Matthias von Herrath, M.D., is the Director and Professor for the Diabetes Center at La Jolla Institute of Allergy and Immunology and Adjunct Professor, Department of Pediatrics at the University of California, San Diego.
He received both his undergraduate degree in biochemistry and his graduate degree in immunology from Freiburg Medical School in Freiburg, Germany. He completed his residency at Duakonic Hospital in Freiburg.
Dr. von Herrath’s research focuses on improving understanding the regulation of autoimmune injury and anti-viral responses.
Combination therapies in recent-onset type 1 diabetes
Dr. von Herrath's goal is to pre-clinically test suitable combination therapies using short-term administrations of systemically acting immune modulators such as anti-CD3 or anti-CD20, which are currently in clinical trials, and combine them with approaches to achieve antigen-specific tolerance to beta cells. Among these are DNA vaccines first described by his team in 1999, mucosal tolerance using nasal or oral insulin, as well as peptide- or protein-based therapeutics (for example, collaborative work with Diamyd's GAD). The aim is to enhance efficacy and reduce undesirable systemic side effects from immunosuppression. The challenge is to control immune memory T-cells to islet antigens long-term.
Live imaging of islet destruction by 2-photon microscopy
Their goal here is to observe the entry and mode of action under live conditions of islet destructive autoreactive CD8 T-cells and study how they can be regulated once they have reached the pancreas in vivo. Dr. von Herrath has developed a technique that allows to image live islets under attack in vivo.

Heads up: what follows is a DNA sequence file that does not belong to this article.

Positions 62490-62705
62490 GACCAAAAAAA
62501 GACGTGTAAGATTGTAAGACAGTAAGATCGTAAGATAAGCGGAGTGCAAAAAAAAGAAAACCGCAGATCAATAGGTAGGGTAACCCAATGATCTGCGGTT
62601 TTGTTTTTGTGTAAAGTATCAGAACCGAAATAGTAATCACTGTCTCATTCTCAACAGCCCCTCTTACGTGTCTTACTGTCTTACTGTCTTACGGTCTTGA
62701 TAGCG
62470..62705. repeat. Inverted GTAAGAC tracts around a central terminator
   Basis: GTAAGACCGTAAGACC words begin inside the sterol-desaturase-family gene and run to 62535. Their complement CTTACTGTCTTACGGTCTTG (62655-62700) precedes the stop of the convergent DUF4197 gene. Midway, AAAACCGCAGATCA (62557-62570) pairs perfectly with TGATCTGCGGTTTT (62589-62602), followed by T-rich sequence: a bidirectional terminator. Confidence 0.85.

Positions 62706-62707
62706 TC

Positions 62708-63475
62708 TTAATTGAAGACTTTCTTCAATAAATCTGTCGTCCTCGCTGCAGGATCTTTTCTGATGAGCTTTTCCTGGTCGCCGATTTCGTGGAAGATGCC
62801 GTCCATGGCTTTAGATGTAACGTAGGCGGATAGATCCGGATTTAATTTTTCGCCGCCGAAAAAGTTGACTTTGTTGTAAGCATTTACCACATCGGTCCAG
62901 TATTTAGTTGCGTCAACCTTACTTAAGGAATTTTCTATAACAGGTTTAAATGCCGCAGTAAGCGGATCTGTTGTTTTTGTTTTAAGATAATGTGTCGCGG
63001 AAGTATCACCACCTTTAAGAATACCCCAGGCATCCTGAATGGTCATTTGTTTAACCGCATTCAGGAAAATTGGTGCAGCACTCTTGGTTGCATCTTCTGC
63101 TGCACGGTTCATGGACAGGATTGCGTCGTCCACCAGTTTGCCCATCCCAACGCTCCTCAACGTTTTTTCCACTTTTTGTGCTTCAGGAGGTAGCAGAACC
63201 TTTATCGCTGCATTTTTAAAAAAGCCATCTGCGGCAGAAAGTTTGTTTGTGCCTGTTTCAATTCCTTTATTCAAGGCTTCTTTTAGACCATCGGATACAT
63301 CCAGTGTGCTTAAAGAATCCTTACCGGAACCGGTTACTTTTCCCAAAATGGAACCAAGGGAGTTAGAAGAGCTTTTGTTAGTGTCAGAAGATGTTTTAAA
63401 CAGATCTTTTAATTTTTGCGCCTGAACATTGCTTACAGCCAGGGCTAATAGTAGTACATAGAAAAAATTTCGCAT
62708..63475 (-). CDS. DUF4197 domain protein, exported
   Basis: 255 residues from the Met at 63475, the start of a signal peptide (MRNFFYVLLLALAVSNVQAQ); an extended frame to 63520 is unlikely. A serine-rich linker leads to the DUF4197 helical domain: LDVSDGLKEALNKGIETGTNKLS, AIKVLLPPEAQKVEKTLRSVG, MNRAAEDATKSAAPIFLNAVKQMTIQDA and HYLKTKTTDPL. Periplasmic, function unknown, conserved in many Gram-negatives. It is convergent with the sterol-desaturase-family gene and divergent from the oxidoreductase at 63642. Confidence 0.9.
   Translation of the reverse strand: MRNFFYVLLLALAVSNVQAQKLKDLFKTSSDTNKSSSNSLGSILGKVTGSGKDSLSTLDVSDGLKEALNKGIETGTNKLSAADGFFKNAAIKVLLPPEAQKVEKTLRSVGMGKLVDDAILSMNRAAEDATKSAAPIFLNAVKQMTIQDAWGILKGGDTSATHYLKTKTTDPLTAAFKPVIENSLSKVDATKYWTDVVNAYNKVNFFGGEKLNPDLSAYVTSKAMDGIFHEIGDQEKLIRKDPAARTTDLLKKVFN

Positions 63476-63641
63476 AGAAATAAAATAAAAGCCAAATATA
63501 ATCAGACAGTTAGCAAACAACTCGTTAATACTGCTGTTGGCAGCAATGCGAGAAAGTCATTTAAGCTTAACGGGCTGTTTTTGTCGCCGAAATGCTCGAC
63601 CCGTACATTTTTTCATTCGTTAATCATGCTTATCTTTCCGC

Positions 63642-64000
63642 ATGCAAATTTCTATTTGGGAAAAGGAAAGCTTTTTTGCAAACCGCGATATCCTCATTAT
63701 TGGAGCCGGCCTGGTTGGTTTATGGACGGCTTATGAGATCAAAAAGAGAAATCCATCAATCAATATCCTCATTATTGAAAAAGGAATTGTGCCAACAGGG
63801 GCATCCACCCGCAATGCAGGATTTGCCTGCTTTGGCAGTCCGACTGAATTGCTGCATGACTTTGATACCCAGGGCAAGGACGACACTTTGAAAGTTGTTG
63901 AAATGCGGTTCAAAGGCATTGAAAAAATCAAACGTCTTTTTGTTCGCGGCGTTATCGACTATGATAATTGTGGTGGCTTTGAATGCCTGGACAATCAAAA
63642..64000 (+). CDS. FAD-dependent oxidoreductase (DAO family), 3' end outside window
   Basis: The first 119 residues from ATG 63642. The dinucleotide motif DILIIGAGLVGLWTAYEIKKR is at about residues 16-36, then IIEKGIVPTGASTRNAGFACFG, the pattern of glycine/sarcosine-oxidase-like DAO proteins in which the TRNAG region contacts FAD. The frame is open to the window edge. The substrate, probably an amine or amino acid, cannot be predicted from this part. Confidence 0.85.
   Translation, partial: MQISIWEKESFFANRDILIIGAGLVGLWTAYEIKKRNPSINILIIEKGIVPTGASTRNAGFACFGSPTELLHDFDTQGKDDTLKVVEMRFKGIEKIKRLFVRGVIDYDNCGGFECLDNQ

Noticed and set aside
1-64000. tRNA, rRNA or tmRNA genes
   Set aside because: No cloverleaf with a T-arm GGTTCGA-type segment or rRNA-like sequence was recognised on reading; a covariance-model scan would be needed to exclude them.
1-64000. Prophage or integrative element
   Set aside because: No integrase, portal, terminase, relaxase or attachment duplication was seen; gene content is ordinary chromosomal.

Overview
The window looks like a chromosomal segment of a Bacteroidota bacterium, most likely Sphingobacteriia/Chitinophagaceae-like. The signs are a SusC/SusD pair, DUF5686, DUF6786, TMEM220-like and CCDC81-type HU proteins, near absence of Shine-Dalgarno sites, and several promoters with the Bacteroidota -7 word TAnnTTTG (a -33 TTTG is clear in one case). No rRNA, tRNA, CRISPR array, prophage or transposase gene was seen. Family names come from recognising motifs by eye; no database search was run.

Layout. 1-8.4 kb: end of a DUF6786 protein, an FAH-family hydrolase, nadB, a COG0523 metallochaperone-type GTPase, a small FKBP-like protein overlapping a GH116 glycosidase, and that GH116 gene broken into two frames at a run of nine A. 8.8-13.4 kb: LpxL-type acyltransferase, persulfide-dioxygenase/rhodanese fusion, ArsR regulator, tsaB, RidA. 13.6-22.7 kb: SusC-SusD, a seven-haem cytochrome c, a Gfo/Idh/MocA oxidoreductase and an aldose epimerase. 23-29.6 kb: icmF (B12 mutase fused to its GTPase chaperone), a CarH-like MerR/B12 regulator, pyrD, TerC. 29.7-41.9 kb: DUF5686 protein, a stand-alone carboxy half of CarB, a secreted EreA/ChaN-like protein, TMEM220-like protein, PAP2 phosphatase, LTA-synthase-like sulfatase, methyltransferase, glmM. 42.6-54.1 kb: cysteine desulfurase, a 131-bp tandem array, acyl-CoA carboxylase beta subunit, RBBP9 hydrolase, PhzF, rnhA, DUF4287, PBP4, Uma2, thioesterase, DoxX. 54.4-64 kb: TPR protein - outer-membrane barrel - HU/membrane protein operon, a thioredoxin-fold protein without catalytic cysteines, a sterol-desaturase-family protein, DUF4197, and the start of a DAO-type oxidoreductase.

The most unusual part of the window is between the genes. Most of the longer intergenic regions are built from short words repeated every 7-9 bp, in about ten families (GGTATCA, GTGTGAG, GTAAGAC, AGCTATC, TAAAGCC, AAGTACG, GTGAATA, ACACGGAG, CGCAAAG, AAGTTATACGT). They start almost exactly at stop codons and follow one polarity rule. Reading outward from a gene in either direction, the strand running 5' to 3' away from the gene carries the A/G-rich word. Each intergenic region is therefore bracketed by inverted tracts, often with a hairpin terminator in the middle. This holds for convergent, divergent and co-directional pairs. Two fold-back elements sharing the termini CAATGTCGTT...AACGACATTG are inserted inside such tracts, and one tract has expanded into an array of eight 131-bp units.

Viral infections and T1D
In collaboration with nPOD, Dr. von Herrath and his team have begun to systematically test whether signs of viral footprints such as MHC class i upregulation or interferon production, as well as antiviral CD8 cells, can be found in human islets of patients with type 1a diabetes. So far, their findings show autoreactive CD8 cells are present (in collaboration with Bart Roep) and that many islets exhibit high levels of class I without major signs of immune infiltration.
Viral infections and Tregs
Dr. von Herrath and his team wants to understand how virus infections influence the effector functions and trafficking of regulatory T-cells. Stability of natural and induced Tregs is important to understand for optimizing their therapeutic induction and use. Antigen-specific Treg therapy, in their opinion, constitutes the holy grail of immunotherapy for type 1 diabetes, because they can act locally in the pancreatic lymph node and islets almost like a site-specific drug delivery vehicle, thus circumventing systemic side effects, and because they can bystander suppressive multiple autoaggressive T-cell specificities, which appear to be present in patients with advanced T1D.
Cytokines in T1D
Their goal here is to understand which cytokines are regulatory and which cytokines are destructive for beta cells. Current efforts focus on Il-21, IL-17, IL-10, IL-4, TGF-beta and interferon gamma. Better understanding of how cytokines regulate T1D pathogenesis will enable Dr. von Herrath and his team to use them in a targeted way as biomarkers for aggressive and regulatory T-cells and thus improve therapeutic options for T1D.
Dr. von Herrath has been the recipient of the Juvenile Diabetes Foundation Career Development Award and the George Kohler Award from the German Society of Immunology. In 2008, he received the Lilly Outstanding Scientific Achievement Award from the American Diabetes Association.
“It is a privilege and honor to be part of the Brehm coalition, which is the most productive and cooperative scientific coalition that I have ever been part of. Many fruitful cooperations have already emerged from this and Bill Brehm’s seed funding has enabled many of us to rapidly embark on scientific journeys that would otherwise be considered too risky and early stage to be funded! I believe that our coalition will make a major impact on accelerating the path towards a cure of type 1 diabetes.”